Effect of Processing Route on the Microstructure and Mechanical Properties of Hot Work Tool Steel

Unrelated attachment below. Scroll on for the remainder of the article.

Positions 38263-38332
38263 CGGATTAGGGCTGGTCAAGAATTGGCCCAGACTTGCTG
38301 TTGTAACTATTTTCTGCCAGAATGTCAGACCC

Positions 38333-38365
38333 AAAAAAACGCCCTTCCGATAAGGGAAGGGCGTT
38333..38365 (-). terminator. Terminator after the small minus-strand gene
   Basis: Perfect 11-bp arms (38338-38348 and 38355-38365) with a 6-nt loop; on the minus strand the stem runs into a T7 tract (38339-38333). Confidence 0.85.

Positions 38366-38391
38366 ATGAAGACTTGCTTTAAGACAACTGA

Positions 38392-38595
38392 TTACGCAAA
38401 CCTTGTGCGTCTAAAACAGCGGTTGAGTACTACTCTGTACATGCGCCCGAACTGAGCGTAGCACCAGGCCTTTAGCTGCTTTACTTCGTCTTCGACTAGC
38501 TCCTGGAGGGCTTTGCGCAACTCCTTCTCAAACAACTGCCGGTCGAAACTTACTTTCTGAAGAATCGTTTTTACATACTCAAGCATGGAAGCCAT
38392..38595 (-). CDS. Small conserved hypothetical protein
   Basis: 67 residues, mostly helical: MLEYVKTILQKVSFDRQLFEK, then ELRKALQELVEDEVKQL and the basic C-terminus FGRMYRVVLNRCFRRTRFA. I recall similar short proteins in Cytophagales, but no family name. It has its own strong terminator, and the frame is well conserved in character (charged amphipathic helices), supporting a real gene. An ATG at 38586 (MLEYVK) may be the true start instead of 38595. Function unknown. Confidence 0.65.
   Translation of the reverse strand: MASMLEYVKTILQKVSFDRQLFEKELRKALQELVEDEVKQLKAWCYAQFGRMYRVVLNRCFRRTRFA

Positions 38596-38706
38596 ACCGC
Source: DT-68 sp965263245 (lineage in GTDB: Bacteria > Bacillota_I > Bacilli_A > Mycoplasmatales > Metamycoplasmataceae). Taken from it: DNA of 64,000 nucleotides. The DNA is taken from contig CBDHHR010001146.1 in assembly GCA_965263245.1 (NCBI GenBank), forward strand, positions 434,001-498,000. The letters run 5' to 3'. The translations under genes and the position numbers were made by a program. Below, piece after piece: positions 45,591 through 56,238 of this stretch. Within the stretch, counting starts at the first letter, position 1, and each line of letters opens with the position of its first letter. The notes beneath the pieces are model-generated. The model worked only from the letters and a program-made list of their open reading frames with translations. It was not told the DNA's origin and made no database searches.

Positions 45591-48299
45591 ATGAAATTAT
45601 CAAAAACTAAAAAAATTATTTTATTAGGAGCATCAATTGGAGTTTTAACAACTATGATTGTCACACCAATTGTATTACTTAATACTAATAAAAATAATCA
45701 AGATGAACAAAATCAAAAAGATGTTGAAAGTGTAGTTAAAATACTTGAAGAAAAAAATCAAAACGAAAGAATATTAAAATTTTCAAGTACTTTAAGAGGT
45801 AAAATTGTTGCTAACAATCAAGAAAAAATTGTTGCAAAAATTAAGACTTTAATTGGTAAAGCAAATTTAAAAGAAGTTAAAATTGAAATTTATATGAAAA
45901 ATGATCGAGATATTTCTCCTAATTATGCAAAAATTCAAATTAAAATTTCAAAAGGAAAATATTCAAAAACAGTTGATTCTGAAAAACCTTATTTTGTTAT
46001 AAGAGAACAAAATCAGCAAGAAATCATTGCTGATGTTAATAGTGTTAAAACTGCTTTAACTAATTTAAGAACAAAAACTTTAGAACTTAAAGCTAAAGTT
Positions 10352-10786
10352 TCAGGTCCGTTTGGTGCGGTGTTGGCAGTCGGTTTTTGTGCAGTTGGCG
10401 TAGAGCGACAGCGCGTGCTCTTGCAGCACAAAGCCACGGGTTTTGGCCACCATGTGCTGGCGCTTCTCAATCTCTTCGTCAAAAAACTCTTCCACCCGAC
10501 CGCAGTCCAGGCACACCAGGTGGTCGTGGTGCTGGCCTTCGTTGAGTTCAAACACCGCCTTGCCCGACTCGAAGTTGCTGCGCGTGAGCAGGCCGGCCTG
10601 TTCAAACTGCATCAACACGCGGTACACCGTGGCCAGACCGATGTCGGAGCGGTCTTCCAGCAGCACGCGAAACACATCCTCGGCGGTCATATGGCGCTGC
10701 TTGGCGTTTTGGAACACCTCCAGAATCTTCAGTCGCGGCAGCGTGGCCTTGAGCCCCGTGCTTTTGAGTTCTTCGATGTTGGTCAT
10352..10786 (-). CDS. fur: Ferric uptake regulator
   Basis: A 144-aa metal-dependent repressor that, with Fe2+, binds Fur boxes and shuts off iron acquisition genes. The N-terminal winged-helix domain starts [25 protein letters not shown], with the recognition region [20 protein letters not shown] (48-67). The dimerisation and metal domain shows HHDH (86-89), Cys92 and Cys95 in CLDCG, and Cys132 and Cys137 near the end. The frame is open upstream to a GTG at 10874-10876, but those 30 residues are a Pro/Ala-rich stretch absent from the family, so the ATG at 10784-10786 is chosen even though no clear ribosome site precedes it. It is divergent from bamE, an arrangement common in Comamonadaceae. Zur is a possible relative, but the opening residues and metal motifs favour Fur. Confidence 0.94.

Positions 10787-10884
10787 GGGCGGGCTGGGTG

Powder metallurgy is a growing sector in industrial production, as it offers outstanding energy, cost and material savings in comparison with established processing routes such as casting. Hot work toll steels are usually produced by ingot metallurgy, but also by powder metallurgy, namely hot isostatic pressing and powder forging routes. In this paper we investigate the possibility of production of a hot work tool steel (AISI H13) by conventional (die compaction and pressureless sintering) and metal injection molding routes, aiming to reduce cost and production time. The sintering behavior was studied from 1250 °C until 1430 °C and the resulting parts were compared in terms of microstructure, hardness and tensile strength. The results showed that both shaping routes together with pressureless sintering are suitable to produce this alloy. By combining the best shaping approach and a tailored sintering cycle, it was possible to produce samples with 400 HV10 as well as tensile strength of 1 GPa, which are comparable to the ones obtained by powder forging.